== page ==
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This Church Could Be Fined $250 a Day for Worshipping in the Coffee Shop It Owns

Big Brother is alive and well in Laurel, Maryland, where the government is standing in the way of a local church’s efforts to share the Gospel with those around them.

Redemption Community Church has a heart for reaching out to the underprivileged and homeless in the community. In order to follow this calling, they sold their property outside of the city and bought property in downtown Laurel.

Their plan was to operate a non-profit coffee shop in order to connect with the surrounding community during the week and host a church service on Sundays. The church also planned to donate the proceeds from the coffee shop to other local non-profits that share its goal of serving the community.

Shortly after the church purchased a building downtown, however, the city changed its zoning laws to exclude non-profits, making the property useless for the church’s intended plans. A few weeks later, the city changed its laws again, requiring churches that were on less than one-acre lots (nearly every church in the area) to apply for a “special exception” under the law – an expensive and time-consuming process that does not even guarantee the church will be granted the exception at the end of it all.

This law is unconstitutional, singling out religious groups for discrimination.

Despite this, Redemption Community Church still adapted its plan to comply with the law. The church decided to open a for-profit coffee shop instead, serving customers from Monday to Saturday and worshipping on Sunday when the coffee shop was closed.

But the city made it very clear that they were keeping an eye on the church, Big-Brother style. “There are eyes everywhere, and you are always being watched,” the city planner told a church representative.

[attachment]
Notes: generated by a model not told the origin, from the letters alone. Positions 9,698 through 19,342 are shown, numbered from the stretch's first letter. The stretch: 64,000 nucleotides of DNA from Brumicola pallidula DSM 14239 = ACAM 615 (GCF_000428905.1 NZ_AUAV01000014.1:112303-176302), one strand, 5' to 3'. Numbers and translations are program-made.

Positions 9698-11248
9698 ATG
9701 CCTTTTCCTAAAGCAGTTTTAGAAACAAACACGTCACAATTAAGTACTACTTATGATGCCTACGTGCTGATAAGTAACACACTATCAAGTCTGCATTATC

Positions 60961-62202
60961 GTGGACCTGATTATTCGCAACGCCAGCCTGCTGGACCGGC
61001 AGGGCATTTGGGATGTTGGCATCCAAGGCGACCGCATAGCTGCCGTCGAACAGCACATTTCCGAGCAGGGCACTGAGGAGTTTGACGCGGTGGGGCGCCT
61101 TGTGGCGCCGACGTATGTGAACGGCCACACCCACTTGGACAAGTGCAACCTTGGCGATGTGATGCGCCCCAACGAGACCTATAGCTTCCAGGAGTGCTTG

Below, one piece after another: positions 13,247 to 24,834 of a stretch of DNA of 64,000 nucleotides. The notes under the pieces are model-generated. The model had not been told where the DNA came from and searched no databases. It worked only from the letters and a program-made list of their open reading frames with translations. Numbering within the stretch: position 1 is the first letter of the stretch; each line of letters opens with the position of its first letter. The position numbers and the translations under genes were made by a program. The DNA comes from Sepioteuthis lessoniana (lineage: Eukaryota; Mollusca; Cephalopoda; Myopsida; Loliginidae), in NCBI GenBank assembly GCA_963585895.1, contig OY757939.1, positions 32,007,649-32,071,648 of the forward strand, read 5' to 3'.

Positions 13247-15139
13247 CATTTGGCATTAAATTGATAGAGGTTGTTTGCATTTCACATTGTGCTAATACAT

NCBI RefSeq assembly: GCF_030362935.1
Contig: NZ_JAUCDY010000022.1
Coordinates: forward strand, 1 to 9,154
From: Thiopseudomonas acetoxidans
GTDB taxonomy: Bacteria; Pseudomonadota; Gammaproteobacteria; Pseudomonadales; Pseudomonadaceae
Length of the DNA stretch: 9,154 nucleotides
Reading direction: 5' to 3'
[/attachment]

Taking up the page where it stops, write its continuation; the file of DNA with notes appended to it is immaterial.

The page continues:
Soon after moving forward with this new plan, the city sent the church a letter telling them to stop holding worship services in their building. If it didn’t stop, the church would be subject to a daily fine of $250.

That was the last straw for the church – which had found its efforts to serve the community blocked at every turn. So Redemption Community Church reached out to the attorneys at Alliance Defending Freedom (ADF).

As an ADF Church Alliance member, Redemption Community Church can focus on its calling to share the Gospel and know that we have their back. ADF filed a lawsuit on its behalf, and a district court heard oral arguments in the case this week.

This case is a great example of why ADF created the Church Alliance membership program: to prepare, advise, and even litigate on behalf of churches as the legal threats to religious freedom continue to increase.

With our help, Redemption Community Church can continue to focus on their calling to share the Gospel with those in the surrounding community – while we can focus on protecting their religious freedom and keeping Big Brother in check.

Sarah Kramer

Digital Content Specialist

Sarah worked as an investigative reporter before joining the Alliance Defending Freedom team.

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